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Top 10 Human Medications That Poison Our Pets
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Medicine to humans can be poison to our pets. Ensure that you are well aware of the dangers some human medications pose and keep them far from the pets' reach.

Submitted by PetFinderAdmin on 2010-10-30


Although pet parents are well aware of poisons lurking around their home, many don’t realize that some of the biggest culprits are sitting right on their own nightstands.To help you prevent an accident from happening, our experts have created a list of the top 10 human medications that most often poison our furry friends.

If you suspect your pet has ingested any of the following items, please call your veterinarian immediately. And remember to keep all medications tucked away in bathroom cabinets—and far from curious cats and dogs.


1. NSAIDs

NSAIDs (non-steroidal anti-inflammatory drugs) like ibuprofen or naproxen are the most common cause of pet poisoning in small animals, and can cause serious problems even in minimal doses. Pets are extremely sensitive to their effects, and may experience stomach and intestinal ulcers and—in the case of cats—kidney damage.


2. Antidepressants

Antidepressants can cause vomiting and lethargy and certain types can lead to serotonin syndrome—a condition marked by agitation, elevated body temperature, heart rate and blood pressure, disorientation, vocalization, tremors and seizures.


3. Acetaminophen

Cats are especially sensitive to acetaminophen, which can damage red blood cells and interfere with their ability to transport oxygen. In dogs, it can cause liver damage and, at higher doses, red blood cell damage.


4. Methylphenidate (for ADHD)

Medications used to treat ADHD (Attention Deficit Hyperactivity Disorder) in people act as stimulants in pets and can dangerously elevate heart rates, blood pressure and body temperature, as well as cause seizures.


5. Fluorouracil

Fluorouracil—an anti-cancer drug—is used topically to treat minor skin cancers and solar keratitis in humans. It has proven to be rapidly fatal to dogs, causing severe vomiting, seizures and cardiac arrest even in those who’ve chewed on discarded cotton swabs used to apply the medication.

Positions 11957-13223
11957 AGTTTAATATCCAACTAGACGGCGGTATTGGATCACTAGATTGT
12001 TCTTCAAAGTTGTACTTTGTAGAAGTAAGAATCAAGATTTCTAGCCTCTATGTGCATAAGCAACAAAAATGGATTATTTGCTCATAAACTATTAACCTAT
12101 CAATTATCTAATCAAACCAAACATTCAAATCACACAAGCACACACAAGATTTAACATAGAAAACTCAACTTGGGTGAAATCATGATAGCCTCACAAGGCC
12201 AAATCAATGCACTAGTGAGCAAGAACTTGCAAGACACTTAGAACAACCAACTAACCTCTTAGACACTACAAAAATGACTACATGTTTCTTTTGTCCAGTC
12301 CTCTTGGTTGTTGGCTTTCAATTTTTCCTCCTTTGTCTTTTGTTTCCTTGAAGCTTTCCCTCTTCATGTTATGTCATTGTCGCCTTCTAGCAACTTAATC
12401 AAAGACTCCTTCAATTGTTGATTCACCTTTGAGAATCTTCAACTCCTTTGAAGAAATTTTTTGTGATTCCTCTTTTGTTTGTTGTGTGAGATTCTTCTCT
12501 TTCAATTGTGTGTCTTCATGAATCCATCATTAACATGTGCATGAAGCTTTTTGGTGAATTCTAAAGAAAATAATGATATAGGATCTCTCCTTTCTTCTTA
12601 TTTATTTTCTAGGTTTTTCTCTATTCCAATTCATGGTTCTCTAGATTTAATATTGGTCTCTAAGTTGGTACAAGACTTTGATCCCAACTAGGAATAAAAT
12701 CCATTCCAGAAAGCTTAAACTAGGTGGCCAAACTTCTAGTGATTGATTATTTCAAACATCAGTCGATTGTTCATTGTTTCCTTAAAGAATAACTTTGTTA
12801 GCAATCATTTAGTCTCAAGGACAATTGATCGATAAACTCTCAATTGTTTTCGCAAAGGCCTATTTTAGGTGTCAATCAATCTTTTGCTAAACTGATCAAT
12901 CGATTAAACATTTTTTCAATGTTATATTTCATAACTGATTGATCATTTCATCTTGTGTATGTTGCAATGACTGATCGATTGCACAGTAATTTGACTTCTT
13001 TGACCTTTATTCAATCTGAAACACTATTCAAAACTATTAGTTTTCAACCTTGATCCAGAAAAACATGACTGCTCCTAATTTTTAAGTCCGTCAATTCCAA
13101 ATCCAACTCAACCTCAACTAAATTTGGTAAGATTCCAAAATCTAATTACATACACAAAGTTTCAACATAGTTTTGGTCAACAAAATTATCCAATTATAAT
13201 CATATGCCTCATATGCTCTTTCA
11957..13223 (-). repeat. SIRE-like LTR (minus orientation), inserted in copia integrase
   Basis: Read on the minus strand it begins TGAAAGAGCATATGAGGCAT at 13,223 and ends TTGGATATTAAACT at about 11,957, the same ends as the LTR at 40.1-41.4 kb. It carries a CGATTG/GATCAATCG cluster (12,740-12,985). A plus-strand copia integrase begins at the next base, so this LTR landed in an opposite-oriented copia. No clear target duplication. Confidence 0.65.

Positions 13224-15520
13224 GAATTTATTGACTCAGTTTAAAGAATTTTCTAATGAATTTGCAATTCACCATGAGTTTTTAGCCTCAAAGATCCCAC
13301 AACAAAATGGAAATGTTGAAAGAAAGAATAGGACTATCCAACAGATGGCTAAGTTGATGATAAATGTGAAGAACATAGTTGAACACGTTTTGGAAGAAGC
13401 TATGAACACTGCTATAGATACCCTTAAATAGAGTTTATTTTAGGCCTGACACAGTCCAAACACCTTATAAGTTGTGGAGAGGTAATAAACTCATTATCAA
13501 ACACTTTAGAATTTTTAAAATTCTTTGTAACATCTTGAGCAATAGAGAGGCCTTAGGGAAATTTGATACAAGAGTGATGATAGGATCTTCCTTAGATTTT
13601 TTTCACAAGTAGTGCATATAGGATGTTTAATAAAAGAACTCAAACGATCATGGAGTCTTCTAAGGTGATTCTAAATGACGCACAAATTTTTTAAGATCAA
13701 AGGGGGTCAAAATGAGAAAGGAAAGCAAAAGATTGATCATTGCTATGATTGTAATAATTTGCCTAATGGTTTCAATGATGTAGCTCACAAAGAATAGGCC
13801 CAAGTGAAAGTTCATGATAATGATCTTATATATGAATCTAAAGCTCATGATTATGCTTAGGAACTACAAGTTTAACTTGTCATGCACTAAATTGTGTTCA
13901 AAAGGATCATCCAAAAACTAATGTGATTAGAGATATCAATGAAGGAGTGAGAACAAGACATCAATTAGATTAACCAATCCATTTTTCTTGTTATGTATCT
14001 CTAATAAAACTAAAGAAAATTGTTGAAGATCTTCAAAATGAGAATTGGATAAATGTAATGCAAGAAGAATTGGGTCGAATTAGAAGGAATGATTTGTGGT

6. Isoniazid

Often the first line of defense against tuberculosis, isoniazid is particularly toxic for dogs because they don’t metabolize it as well as other species. It can cause a rapid onset of severe seizures that may ultimately result in death.


7. Pseudoephedrine

Pseudoephedrine is a popular decongestant in many cold and sinus products, and acts like a stimulant if accidentally ingested by pets. In cats and dogs, it causes elevated heart rates, blood pressure and body temperature as well as seizures.


8. Anti-diabetics

Many oral diabetes treatments—including glipizide and glyburide—can cause a major drop in blood sugar levels of affected pets. Clinical signs of ingestion include disorientation, lack of coordination and seizures.


9. Vitamin D derivatives

Even small exposures to Vitamin D analogues like calcipotriene and calcitriol can cause life-threatening spikes in blood calcium levels in pets. Clinical signs of exposure—including vomiting, loss of appetite, increased urination and thirst due to kidney failure—often don't occur for more than 24 hours after ingestion.


10. Baclofen

Baclofen is a muscle relaxant that can impair the central nervous systems of cats and dogs. Some symptoms of ingestion include significant depression, disorientation, vocalization, seizures and coma, which can lead to death.


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References:

http://www.aspca.org/pet-care/poison-control/top-10-human-medications-that-poison-our-pets.html


Library > General Articles >






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